№1 among the 2030 global Sustainable Development Goals is “end poverty in all its forms everywhere.” Efosa Ojomo at the Clayton Christensen Institute for Disruptive Innovation says we’re going about it all wrong. The current emphasis on poverty alleviation, versus prosperity creation, means that “while we might alleviate poverty, we don’t do much else,” Ojomo says.
Compare a failing toilet initiative in India with the booming mobile-money market in Kenya, Ojomo suggests.
The government’s Clean India campaign committed to provide toilets to more than 60 million Indian households by 2019.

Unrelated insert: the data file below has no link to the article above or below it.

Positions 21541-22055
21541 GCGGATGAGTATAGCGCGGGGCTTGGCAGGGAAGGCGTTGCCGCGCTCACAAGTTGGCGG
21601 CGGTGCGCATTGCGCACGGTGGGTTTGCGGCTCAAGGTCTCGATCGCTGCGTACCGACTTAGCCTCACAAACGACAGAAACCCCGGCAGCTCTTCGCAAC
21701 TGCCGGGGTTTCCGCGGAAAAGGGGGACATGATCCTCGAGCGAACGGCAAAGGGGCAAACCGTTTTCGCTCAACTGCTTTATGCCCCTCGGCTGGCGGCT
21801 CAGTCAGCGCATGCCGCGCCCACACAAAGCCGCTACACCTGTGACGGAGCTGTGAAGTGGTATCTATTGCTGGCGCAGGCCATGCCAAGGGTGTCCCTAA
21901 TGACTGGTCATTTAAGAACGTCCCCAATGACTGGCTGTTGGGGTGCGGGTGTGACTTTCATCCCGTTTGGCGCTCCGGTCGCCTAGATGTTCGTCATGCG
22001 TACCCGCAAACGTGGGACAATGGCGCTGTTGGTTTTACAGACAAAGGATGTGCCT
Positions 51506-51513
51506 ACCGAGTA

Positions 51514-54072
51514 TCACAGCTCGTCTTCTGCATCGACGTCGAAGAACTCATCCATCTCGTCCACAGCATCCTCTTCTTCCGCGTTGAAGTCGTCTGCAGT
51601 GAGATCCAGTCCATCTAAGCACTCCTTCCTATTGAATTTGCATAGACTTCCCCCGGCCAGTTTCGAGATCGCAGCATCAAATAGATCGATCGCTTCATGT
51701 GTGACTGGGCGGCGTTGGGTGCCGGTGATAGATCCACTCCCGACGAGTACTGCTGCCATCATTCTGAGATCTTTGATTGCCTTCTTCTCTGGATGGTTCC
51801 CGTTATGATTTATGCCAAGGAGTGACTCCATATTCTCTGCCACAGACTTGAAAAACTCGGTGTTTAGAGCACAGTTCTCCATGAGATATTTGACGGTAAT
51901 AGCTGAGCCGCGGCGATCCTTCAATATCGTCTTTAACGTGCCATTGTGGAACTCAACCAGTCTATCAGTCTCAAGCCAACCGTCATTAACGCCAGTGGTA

More than two years and 10 million toilets later, few Indians are using the toilets.
In Kenya, M-Pesa was adopted by more than 19 million Kenyans because it was a better way to manage payments. And it reduced poverty, to boot.
“How might the development community be transformed if we simply asked — how can we best create prosperity in poor countries?” Ojomo asks.
Photo credit: Harvard Business School